Are there drawbacks of collagen supplements?
Like all supplements, collagen is not a magic elixir. For starters, collagen is not a “complete protein,” says Langer. That means it’s missing some amount of the nine essential amino acids your body needs. For that reason, collagen is “a bit of a lower-quality protein supplement,” says Langer. “If athletes are looking for a really high-quality protein, collagen wouldn’t be first on my list.” Instead, she recommends soy or whey as complete protein powders.
Also keep in mind: When you consume collagen, you can’t dictate how or where your body ends up using it. “Collagen, just like any other protein, gets broken down into its individual parts and then re-configured into different chains of amino acids,” explains Langer. From there, the body sends those chains to where they are most needed—which, for example, may be your liver instead of your wrinkles.
On the flip side, it doesn’t seem like there’s much at stake health-wise from trying collagen if you’re curious to see what all the hype is about. Indeed, the risk of toxicity from taking too much collagen is likely “very low” to non-existent, says Martin.
The one thing that may take a hit: Your bank account. A 20-ounce container of collagen powder from popular brand Vital Proteins provides just 28 servings and will run you $42 on Amazon.
Should you take a collagen supplement?
Here’s the thing: “Supplements themselves are meant to be supplements,” says Martin, meaning you should first and foremost try to get all your dietary needs through foods before turning to pills, powders, or chews.
If you get enough protein—the Recommended Dietary Allowance (RDA) for is 0.8 grams of protein per kilogram of body weight—and enough fiber (38 grams for men and 25 grams for women), your body should be able to make all the collagen it needs.
Also important: To make collagen, your body needs adequate amounts of specific micronutrients including vitamin C, copper, zinc, prolene, and glycine, says Martin. Vitamin C intake is especially critical because deficiency is common—about 7 percent of the U.S. population lacks enough vitamin C, according to the National Library of Medicine.
So before considering a collagen supplement, make sure you’re not deficient in any important vitamins or minerals; otherwise, you may be taking collagen in vain. Eating a balanced, well-rounded diet—which generally consists of three to five daily servings of fruits and veggies, limited consumption of red meat, ample complex carbs, and reduced intake of simple sugars—will often provide all the micronutrients you need, says Martin. But if you suspect you’re deficient anyway, you can always get your levels checked at the doctor.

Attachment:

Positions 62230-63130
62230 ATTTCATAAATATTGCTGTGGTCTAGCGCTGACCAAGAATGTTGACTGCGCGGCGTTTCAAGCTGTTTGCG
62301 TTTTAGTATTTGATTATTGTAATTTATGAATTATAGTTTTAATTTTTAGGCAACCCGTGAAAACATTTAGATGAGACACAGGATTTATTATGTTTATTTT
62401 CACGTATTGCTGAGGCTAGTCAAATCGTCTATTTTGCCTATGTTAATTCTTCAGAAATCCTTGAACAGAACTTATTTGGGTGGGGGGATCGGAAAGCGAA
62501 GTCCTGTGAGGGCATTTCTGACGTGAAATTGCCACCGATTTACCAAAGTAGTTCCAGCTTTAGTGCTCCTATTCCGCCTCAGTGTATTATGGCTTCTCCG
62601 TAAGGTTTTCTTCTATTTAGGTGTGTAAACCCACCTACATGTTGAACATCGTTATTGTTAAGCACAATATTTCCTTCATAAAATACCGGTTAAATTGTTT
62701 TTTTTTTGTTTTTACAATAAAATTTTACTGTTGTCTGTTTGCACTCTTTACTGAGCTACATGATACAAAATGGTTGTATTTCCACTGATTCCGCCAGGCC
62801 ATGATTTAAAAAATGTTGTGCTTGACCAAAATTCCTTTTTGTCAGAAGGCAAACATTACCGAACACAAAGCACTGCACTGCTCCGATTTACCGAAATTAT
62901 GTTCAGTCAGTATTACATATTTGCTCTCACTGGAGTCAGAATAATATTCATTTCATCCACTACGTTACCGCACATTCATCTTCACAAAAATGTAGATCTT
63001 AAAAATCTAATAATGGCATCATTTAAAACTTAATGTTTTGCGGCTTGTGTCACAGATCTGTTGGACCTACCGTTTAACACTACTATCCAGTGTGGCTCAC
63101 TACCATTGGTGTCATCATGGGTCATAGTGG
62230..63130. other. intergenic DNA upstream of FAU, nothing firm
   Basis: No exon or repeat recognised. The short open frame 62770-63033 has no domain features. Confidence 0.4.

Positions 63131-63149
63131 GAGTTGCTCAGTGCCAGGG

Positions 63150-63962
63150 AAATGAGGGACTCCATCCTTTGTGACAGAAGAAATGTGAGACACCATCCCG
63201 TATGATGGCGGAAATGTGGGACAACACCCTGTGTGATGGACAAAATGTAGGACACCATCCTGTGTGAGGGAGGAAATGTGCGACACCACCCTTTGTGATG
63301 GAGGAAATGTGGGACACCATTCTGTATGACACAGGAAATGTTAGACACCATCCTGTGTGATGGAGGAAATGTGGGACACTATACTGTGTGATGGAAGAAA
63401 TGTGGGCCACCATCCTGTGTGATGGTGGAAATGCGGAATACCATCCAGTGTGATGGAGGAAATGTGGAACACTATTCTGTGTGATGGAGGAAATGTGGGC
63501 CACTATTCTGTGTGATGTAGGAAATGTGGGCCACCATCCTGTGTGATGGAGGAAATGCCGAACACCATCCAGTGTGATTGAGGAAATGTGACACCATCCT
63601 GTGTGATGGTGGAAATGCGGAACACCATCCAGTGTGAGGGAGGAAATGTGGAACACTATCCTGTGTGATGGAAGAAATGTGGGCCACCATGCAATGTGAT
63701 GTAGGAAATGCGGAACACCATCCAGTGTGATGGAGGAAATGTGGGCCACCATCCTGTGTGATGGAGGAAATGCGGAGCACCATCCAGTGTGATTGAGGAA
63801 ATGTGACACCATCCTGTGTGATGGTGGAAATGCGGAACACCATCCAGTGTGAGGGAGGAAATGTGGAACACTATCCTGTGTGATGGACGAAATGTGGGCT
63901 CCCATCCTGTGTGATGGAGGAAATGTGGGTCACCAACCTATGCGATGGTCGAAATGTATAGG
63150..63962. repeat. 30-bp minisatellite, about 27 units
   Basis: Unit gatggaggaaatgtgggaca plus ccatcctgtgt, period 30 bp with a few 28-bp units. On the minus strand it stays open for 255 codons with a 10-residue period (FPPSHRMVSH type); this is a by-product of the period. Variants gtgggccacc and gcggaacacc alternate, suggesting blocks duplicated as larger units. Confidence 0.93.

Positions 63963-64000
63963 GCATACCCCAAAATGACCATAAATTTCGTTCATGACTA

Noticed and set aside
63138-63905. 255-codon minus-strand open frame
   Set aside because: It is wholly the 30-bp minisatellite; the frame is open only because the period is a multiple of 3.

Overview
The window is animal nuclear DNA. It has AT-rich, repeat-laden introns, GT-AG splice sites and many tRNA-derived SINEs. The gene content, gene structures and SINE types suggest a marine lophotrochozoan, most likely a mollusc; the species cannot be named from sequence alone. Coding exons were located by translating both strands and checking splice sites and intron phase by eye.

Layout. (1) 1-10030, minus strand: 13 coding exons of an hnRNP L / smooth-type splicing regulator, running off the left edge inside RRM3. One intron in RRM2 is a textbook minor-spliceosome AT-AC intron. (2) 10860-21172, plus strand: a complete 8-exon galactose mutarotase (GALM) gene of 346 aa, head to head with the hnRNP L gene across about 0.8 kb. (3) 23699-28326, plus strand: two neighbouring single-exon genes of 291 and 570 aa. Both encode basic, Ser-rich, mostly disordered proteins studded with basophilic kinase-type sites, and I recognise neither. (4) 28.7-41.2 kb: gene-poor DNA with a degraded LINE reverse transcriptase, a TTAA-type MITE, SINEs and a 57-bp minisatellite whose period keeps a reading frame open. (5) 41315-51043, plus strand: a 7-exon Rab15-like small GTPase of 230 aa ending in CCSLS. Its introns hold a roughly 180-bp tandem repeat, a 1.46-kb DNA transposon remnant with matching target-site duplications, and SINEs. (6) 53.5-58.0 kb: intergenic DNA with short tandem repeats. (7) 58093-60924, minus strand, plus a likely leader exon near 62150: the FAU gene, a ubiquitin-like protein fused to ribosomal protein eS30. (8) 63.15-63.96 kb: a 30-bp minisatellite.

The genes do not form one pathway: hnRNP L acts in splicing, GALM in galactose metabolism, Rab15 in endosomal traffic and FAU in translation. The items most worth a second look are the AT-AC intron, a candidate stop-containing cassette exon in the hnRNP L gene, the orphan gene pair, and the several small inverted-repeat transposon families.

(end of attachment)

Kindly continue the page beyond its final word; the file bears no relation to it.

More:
Now, if you’re still curious about collagen supplementation, it may be a worthwhile option if you’re an athlete with minor joint pains, says Meyer. Just make sure the product is NSF Certified by Sport (which means it does not contain any ingredients banned by sports organization) and that it’s third-party tested, by a company like NSF or USP, to ensure the product is what it says it is. “Do not just buy something random on Amazon,” warns Langer. “Buy a trusted product.”
The bottom line on collagen
Some of the hoopla around collagen seems founded: There’s evidence that collagen supplements can improve joint pain and functioning, and more limited evidence of its benefits for body composition and strength. But more research is needed.
If you’re curious about collagen, there’s probably not much risk in trying supplementation to see if it works for you. Just be sure to eat a well-balanced diet so that your body is getting all the micronutrients it needs to support collagen production.
Jenny is a Boulder, Colorado-based health and fitness journalist. She’s been freelancing for Runner’s World since 2015 and especially loves to write human interest profiles, in-depth service pieces and stories that explore the intersection of exercise and mental health. Her work has also been published by SELF, Men’s Journal, and Condé Nast Traveler, among other outlets. When she’s not running or writing, Jenny enjoys coaching youth swimming, rereading Harry Potter, and buying too many houseplants.